Science Fiction Takes the Stage with Playwright Brandon Zang
Steampunk, solarpunk, cyberpunk, and sci-fi—when you think of live theatre, these probably aren’t the first words that come to mind. Well, tether your top hats and hold on to your cybernetic limbs: award-winning playwright Brandon Zang is on a science fiction kick, and he’s taking us with him.
Zang is the 2023 winner of the Voaden Prize Playwriting Competition, a biennial award presented to Canadian playwrights by Queen’s University. This fall, Kingston WritersFest and the DAN School of Drama and Music hosted a stage reading of his winning play, Ah Wing and the Automaton Eagle.
This interview has been edited for length and clarity.
Zang’s enthusiasm for sci-fi and fantasy is palpable—even over Zoom, where I reached him for a conversation recently. “I identify as a sci-fi and fantasy playwright. I write very broadly in these genres. As a massive sci-fi reader and enjoyer, and also a playwright, they’re not mutually exclusive. Combining those two things is really interesting to me… I read a lot of plays, and a lot of literary science fiction, but I haven’t seen or read a lot of theatre that goes into those worlds.”
Set in 1877, Ah Wing and the Automaton Eagle follows a young artificer who lives with his mother and sister in San Francisco’s Chinatown. After the death of his father, Ah Wing sets out to finish one of his father’s projects: building a sentient automaton eagle. “I wanted to use the tools of the genre in order to expose, but also alienate, but also bring us closer to some truths and realities. [The play] is inspired by a real historical event in San Francisco, but set in an alternate steampunk reality. So it’s sort of in the middle of historical fiction and science fiction.”
The world Zang has built for Ah Wing draws from steampunk, a subgenre of science fiction named after 19th-century steam-powered technology. Although people today may associate the term with goggles and gears, it’s more than a visual aesthetic: “Steampunk began as a social critique. It’s about the excessiveness of industrialization of that time. I really want to bring it back to its roots, especially about BIPOC people. You can’t talk about industrialization at that time without talking about imperialism, and colonialism—and, you know, the people who are actually doing the labour and are being exploited for those things.”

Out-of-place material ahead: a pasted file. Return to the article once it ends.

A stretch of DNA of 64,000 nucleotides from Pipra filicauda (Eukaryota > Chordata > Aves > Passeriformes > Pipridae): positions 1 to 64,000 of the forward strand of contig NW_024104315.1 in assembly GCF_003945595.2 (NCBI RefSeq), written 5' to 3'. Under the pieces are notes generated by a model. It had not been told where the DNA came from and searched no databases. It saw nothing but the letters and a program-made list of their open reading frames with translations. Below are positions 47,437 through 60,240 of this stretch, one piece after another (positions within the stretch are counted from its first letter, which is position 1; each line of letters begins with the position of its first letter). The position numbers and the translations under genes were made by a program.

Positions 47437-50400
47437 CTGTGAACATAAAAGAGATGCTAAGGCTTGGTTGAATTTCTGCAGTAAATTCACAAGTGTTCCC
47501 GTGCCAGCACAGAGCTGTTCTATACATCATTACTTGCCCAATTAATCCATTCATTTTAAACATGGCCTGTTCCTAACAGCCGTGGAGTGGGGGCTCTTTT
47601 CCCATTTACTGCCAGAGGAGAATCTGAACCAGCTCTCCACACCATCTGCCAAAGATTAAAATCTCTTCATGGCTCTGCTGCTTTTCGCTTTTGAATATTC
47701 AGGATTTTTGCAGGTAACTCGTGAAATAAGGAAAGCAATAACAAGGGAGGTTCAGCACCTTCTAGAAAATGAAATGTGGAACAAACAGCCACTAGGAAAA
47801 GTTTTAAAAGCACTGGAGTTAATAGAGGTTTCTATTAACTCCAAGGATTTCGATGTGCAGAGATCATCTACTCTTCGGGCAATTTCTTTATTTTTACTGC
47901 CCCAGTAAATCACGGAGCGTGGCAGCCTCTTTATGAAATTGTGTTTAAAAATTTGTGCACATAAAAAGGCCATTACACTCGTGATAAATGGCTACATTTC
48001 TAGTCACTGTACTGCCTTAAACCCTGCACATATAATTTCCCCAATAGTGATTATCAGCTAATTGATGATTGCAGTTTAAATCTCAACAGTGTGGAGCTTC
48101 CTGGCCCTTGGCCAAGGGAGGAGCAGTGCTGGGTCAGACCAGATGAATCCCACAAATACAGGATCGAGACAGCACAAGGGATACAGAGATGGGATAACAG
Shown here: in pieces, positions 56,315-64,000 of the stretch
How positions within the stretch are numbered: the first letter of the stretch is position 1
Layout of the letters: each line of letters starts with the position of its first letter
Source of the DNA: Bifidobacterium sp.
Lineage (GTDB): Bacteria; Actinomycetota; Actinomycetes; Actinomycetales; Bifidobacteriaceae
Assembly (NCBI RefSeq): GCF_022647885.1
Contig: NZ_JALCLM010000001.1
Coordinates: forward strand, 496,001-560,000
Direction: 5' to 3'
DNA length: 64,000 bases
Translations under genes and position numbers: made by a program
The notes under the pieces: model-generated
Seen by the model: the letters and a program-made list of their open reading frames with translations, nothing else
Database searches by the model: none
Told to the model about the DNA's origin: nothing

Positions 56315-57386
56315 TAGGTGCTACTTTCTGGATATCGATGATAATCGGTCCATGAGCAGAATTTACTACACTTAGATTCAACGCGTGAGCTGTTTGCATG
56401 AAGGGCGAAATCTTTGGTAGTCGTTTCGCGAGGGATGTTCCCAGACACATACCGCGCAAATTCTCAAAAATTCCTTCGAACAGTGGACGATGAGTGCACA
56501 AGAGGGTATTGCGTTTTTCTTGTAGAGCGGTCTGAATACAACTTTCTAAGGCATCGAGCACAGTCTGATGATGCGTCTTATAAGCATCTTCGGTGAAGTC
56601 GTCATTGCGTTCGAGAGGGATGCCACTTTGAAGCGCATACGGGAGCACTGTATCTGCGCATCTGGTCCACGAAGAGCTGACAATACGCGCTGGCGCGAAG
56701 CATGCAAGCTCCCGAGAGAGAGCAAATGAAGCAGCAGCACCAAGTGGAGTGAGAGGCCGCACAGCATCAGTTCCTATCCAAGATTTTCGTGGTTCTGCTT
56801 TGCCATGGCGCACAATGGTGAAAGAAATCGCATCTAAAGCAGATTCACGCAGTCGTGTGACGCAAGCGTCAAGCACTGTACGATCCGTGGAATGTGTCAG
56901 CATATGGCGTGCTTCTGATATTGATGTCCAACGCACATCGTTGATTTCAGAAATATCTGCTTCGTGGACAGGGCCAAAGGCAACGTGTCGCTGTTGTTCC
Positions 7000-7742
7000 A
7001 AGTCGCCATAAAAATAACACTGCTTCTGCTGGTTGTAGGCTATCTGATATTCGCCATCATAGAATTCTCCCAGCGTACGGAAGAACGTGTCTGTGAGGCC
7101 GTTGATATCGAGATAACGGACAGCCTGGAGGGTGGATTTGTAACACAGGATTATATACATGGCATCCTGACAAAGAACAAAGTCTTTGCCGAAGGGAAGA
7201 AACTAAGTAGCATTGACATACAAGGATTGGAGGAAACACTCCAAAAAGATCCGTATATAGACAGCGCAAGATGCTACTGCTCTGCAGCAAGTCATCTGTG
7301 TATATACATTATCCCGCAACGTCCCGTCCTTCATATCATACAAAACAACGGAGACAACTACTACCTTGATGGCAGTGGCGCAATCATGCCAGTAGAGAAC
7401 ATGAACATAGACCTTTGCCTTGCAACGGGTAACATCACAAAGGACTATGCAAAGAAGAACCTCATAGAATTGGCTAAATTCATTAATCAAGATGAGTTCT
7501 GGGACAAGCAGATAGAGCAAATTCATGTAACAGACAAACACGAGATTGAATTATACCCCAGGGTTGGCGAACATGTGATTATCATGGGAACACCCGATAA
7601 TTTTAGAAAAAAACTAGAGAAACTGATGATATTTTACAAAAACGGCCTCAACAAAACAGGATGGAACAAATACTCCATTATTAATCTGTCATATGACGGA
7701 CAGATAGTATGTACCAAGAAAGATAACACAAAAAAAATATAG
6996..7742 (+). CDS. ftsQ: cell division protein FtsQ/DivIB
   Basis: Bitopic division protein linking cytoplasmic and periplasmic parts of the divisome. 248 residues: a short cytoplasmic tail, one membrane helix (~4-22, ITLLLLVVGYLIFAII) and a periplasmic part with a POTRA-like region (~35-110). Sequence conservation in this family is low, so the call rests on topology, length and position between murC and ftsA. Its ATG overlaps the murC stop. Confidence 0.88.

These days, Zang has his sights set on the near future, with a new play, Gingko Express, set in 2099. “It’s solarpunk. I’m going back to my genre roots… using genre to tell the story in subversive ways. I read a lot of solarpunk over the summer. And I was fascinated by this genre—I think it’s more of a philosophical approach, or a way of looking at the world. I love the optimism of it.”
Zang has noticed a recent rise in cyberpunk, which he sees as having the same pitfalls as its sepia-tinted cousin, steampunk. “It started as this criticism of capitalism, or, you know, hyper capitalism in the future with technology… but it’s now become this aesthetic. It’s like, ‘Wow, it’s so pretty. Wouldn’t it be so great to live in this pretty cyberpunk, deeply unjust world?’”
Solarpunk, which developed in response to cyberpunk, offers a different approach: “Let’s think about a world in which we have a good relationship with technology, and maybe that relationship with technology can heal our relationship with nature. Or in general, can we think about a future that is post-apocalyptic? I was really attracted to that, and to the diversity of the works—people really went off in different directions with that genre.”
The climate crisis looms large in Zang’s psyche. “I wanted to have my own interpretation of [solarpunk], because I’ve been thinking a lot about being an artist in this time when the world is ending—thinking about not only the theatre industry, but in general, the climate crisis and what it means to be an artist now. The play is reflective of my meditations on that.”
“Gingko Express is [about] trying to bring two gingko trees together, because gingko trees need a male and a female in order to reproduce… Both stories are dealing with different things in a sort of mid-apocalypse future. But the focus is on these characters… and what it means to love and to lose.”
Balancing world-scale problems with interpersonal relationships is an important element of both Ah Wing and Gingko Express. “I think that’s what sci-fi theatre is specifically equipped to do. Theatre is so good at forcing you to sit in this claustrophobic room and see relationships up close. That’s the kind of thing that no other medium I’ve ever seen can do at that level. So I want to take advantage of that, as well as [sci-fi’s] worldbuilding, which I love.”
Brandon Zang is a sci-fi and fantasy playwright who uses worldbuilding to distance, deconstruct, and dissect the complex issues of today. To learn more about his past and future projects, visit his website.
This article was edited on December 1st, 2023 to update formatting.